Trade toasts end of beer duty escalator

Brewers welcome tax cut, but above inflation increase stays for cider, wine and spirits

Beer duty was cut in last month’s Budget, but other drinks categories were less fortunate.

PUB companies and brewers have welcomed moves to cut beer duty and scrap the controversial escalator – but other drinks firms have slammed the chancellor’s decision to retain the 2% above inflation hike for cider, wine and spirits.

Delivering his Budget last month, George Osborne unveiled plans to cut beer duty by 1p and bin the 2% above inflation duty escalator, which brewers and trade groups have long campaigned against.
But there was no such respite for cider, wine and spirits producers, as the chancellor confirmed the escalator, which increases duty by 2% above inflation each year, will continue for those sectors.
Pubcos and brewers welcomed the move on beer duty.
“The end of the beer duty escalator and a cut of 1p a pint will go a long way to helping secure jobs in our industry; and preserving the pleasure of a hard earned pint at the end of the day,” said Chris Jowsey, trading director at Star Pubs & Bars. “We will pass this duty saving on to all our lessees as soon as it becomes effective.”
A spokeswoman for Belhaven owner Greene King also welcomed the scrapping of the escalator and pledged to pass the benefits along to its own licensees.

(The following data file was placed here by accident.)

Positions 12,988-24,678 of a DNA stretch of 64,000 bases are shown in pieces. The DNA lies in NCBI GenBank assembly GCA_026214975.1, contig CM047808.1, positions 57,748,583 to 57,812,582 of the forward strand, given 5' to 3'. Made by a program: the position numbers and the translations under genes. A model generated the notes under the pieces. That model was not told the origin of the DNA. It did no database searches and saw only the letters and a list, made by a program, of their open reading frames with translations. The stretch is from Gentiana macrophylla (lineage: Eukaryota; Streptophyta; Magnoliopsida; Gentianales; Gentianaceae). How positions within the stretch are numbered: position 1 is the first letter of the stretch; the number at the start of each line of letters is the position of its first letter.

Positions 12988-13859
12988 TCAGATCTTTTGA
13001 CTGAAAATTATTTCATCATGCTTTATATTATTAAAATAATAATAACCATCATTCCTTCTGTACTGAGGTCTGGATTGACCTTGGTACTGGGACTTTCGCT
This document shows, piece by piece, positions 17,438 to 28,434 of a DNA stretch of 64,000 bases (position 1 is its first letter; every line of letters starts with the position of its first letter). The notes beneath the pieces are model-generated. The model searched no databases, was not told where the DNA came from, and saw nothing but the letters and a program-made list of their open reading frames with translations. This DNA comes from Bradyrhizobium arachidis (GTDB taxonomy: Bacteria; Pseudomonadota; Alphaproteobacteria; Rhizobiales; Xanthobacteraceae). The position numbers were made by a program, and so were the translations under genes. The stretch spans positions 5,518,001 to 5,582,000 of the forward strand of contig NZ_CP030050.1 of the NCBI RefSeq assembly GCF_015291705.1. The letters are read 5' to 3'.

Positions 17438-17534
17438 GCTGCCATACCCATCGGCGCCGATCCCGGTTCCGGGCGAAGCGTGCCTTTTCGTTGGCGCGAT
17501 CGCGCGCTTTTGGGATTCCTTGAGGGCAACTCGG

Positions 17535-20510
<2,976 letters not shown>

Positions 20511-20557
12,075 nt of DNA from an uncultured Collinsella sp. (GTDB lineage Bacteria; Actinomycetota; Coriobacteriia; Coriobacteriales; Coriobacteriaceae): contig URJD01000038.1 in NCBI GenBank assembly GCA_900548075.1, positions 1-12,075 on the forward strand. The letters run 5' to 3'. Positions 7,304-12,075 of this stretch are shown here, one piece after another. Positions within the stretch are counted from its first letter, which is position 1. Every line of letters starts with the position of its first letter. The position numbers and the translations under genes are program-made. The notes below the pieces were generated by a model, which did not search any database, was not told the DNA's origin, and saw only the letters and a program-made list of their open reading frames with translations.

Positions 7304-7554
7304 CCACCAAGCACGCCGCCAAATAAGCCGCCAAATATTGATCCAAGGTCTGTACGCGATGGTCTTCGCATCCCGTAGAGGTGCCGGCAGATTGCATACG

Simon Cox, UK managing director of Molson Coors, said that the end of the beer duty escalator would “help get a great British industry back into growth”, while Keith Bott, chairman of the Society of Independent Brewers (SIBA), said brewers “can move on, confident that our future investments will be in a sustainable business”.
Brigid Simmons, chief executive of the BBPA, called the decision “absolutely brilliant news” and said the chancellor had “moved to boost jobs in Britain’s pubs at a time when it is most needed”.
However, other parts of the industry were less happy with the chancellor’s decision.
JD Wetherspoon chairman Tim Martin said duty increases in cider, wine and spirits more than cancelled out any benefits from the cut in beer duty, claiming the firm’s excise duty costs would rise by £1.5m following the Budget.
Cider, wine and spirits producers also expressed disappointment.
Gavin Hewitt, chief executive of the Scotch Whisky Association, said the Budget was “an unfair and incomprehensible attack on the Scotch whisky industry in its domestic market”.
And Paul Bartlett, chair of the National Association of Cider Makers, said the duty escalator should have been scrapped across the board. “As vibrant pubs have a drinks offer much broader than just beer, the abolition of the escalator for all alcohol would have gone further,” he said.

Image – Beer duty was cut in last month’s Budget, but other drinks categories were less fortunate.


• The duty escalator will add 10p to a bottle of wine and 53p to a litre bottle of spirits

• Duty on a bottle of wine is now £2 (+10p)

• Duty on a 70cl bottle of vodka (37.5%ABV) is now £7.41 (+37p)

• Duty on a 70cl bottle of gin is now £7.90 (+39p)

• Duty on a pint of cider is now 23p (+2p)

• Duty on a pint of beer is now 43p (-1p)

(Figures from WSTA)